For a time, Burt intended to leave that fortune to his family and various state-run organizations in Michigan. It was altered.
Burt was furious. He angrily told the Saginaw city council:
“Killing the goose that laid the golden egg” would only be a waste of time.
The subtext was that they shouldn’t bother a man who was about to give enormous sums of money to regional and local charities.
Then there were disputes within families. What specifically transpired to make Burt despise his immediate relatives is not totally known. But this is what is known: When Burt’s family members finally received his will following his passing, they discovered that it was coupled with 42 pages of in-depth personal complaints.
To be fair, he did set aside some modest annual payments for a few individuals. For instance, he gave several of his kids yearly presents of $1,000 or $5,000. An annuity of $30,000 per year ($400,000 in today’s values) was handed to his favorite son. One girl was entirely left out. His longstanding secretary received $4000 ($54k today) annually. Each of his housekeeper, coachman, chef, and chauffeur received $1,000 year ($13,000 in modern currency).
Consider how awful that must have been for his family, who had no idea what was going on and had no idea whether it was even legal. In actuality, some legalities were up for debate. A “generational skipping trust,” as this sort of will is also known, is prohibited in some states. Minnesota, where a sizable percentage of the funds originated, was one of the states where it was prohibited at the time. As a result, a year after his passing, his family was able to challenge his will and obtain $720,000 in cash as well as $5 million in assets tied to the Minnesota mines. It was a modest acquiescence. The vast majority of the fortune would remain locked up at Second National Bank in Saginaw until 21 years after the youngest grandchild died.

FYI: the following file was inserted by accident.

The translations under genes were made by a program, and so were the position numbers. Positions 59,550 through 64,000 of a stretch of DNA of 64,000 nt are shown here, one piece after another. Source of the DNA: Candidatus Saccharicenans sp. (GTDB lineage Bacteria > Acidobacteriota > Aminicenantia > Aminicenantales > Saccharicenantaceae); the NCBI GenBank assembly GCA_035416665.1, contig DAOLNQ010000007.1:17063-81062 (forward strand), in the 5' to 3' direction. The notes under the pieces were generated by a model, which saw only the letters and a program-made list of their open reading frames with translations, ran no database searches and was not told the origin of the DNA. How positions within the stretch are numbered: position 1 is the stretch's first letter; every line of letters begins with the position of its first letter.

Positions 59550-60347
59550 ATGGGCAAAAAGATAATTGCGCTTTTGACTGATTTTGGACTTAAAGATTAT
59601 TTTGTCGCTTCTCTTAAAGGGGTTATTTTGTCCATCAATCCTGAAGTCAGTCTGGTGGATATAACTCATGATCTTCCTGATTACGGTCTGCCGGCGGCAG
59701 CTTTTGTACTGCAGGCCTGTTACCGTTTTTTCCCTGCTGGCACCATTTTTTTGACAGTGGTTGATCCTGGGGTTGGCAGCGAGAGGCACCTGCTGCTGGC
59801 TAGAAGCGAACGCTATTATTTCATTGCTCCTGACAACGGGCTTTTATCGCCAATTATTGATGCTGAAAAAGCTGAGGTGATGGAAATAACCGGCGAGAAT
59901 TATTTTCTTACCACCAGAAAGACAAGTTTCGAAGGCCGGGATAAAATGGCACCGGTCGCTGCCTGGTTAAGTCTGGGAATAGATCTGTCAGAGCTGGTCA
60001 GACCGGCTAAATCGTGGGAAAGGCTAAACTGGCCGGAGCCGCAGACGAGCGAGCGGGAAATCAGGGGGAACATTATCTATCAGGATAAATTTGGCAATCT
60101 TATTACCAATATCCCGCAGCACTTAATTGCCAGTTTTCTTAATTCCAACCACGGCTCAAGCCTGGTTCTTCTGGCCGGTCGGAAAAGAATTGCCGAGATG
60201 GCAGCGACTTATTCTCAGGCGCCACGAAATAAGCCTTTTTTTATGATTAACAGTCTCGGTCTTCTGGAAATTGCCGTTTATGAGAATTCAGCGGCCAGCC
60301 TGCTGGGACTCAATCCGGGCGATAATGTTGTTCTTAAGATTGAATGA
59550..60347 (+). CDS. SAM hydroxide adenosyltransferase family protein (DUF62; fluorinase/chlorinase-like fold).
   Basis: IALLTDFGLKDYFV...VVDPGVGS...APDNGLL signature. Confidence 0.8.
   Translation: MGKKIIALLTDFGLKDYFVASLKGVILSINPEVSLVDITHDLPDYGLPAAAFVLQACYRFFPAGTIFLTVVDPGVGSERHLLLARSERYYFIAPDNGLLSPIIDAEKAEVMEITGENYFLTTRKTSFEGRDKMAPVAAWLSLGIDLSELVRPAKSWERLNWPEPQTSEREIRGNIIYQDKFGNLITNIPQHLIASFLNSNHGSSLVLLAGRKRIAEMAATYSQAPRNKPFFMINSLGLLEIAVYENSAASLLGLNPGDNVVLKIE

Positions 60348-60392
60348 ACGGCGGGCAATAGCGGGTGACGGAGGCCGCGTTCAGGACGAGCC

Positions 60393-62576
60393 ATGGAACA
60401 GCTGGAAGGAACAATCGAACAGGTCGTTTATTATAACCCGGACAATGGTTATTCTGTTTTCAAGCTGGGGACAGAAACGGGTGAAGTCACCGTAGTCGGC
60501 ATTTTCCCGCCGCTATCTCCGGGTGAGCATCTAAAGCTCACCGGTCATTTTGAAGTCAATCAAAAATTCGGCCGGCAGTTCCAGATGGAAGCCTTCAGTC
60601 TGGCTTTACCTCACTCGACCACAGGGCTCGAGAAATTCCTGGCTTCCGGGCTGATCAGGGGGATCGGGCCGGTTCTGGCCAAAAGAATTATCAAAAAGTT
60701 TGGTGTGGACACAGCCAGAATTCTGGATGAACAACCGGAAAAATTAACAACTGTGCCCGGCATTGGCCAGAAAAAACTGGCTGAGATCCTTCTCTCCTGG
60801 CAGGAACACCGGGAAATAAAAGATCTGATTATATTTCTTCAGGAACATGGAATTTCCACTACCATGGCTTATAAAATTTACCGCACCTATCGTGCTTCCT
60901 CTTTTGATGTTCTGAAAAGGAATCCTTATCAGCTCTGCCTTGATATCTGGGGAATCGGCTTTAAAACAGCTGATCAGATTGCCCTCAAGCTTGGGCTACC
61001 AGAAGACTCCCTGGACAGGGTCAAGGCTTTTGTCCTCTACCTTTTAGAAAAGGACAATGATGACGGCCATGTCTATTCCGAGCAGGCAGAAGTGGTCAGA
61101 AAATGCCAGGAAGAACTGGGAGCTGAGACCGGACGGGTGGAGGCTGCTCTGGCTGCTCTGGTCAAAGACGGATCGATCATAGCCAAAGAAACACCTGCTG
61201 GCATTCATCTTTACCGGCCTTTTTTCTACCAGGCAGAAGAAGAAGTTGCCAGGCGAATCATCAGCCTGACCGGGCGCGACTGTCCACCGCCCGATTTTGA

Marion Lansill was Wellington’s youngest grandchild at the time of his passing in 1919. In 1905, Marion was born. She was therefore 14 years old. Had Marion died a year later, the family members – many of whom would likely still be alive – would inherit an enormous fortune 21 years later, 1941.
To her relative’s chagrin, Marion Lansill lived to be 84 years old before passing away in November 1989!
triplets of great-grandchildren
The majority of the recipients were unaware of Wellington R. Burt. Beneficiaries received an average of $2.9 million. Several of the more senior heirs each earned about $14.5 million. The beneficiary’s range in age was from 19 to 94. The beneficiary, now 19 years old, was born in 1992, 72 years after the passing of her great-great-great-grandfather. She and her sister, who is 21 years old, both won $2.9 million.
More than 30 potential direct descendants in total—most notably his children and grandchildren—passed away before they could take advantage of the trust. Bankers and lawyers who protected the money accumulated more than 40 full boxes related to Burt’s will.
Consider that your father is currently among the ten richest Americans in the world to put this into context. For illustration, suppose your father was Charles Koch, who currently ranks as the 10th-richest American with a wealth of $62 billion. Imagine Charles Koch passed away tomorrow, leaving a generation-skipping will and a grandson who is 14 years old. And suppose the grandchild reached the age of 89, just like Marion Lansill. A countdown of 21 years would then begin. Go ahead and imagine the year.